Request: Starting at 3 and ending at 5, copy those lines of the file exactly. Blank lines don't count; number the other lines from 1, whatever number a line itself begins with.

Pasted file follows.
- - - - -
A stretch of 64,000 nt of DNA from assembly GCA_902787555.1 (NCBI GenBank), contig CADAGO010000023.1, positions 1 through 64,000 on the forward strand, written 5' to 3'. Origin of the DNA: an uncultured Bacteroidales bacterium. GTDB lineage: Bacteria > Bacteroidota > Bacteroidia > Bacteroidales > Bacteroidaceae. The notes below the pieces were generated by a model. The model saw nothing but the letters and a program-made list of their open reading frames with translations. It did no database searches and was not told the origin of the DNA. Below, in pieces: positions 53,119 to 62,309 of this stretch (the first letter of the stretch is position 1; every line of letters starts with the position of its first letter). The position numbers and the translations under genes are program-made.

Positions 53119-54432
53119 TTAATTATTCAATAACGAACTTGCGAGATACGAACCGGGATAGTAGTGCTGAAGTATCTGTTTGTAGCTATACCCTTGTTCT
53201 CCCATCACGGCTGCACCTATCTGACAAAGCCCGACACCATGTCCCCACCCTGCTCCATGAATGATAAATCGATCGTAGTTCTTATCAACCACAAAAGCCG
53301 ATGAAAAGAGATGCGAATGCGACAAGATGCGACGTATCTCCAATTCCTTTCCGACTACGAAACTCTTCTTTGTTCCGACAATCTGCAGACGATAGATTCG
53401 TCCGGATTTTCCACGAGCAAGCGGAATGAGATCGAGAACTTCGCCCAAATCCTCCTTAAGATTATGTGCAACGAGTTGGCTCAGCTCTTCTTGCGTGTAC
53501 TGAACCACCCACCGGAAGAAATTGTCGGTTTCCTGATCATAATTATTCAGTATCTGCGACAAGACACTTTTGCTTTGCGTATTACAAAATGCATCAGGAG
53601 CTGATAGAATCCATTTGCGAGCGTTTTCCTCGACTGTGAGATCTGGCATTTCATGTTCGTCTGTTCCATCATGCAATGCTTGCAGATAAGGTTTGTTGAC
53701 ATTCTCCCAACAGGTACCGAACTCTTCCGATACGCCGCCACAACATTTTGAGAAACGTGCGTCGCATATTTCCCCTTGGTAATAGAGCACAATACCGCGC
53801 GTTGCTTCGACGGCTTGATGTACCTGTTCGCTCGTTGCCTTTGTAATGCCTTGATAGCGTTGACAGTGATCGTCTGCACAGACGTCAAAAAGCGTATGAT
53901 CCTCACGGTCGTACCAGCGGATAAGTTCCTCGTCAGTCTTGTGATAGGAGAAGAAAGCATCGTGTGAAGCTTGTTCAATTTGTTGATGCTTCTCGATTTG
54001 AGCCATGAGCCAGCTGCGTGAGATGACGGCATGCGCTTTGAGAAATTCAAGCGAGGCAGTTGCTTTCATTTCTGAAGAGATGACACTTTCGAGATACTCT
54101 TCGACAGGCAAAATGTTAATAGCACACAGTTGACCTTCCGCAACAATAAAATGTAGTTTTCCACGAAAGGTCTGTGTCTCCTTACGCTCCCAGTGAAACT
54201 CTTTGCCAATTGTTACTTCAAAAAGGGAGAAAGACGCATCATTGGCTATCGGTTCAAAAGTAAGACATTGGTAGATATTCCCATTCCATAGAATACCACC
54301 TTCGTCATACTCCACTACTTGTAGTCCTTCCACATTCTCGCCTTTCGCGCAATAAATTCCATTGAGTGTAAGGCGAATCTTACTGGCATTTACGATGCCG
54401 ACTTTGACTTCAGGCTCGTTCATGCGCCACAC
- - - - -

53119 TTAATTATTCAATAACGAACTTGCGAGATACGAACCGGGATAGTAGTGCTGAAGTATCTGTTTGTAGCTATACCCTTGTTCT
53201 CCCATCACGGCTGCACCTATCTGACAAAGCCCGACACCATGTCCCCACCCTGCTCCATGAATGATAAATCGATCGTAGTTCTTATCAACCACAAAAGCCG
53301 ATGAAAAGAGATGCGAATGCGACAAGATGCGACGTATCTCCAATTCCTTTCCGACTACGAAACTCTTCTTTGTTCCGACAATCTGCAGACGATAGATTCG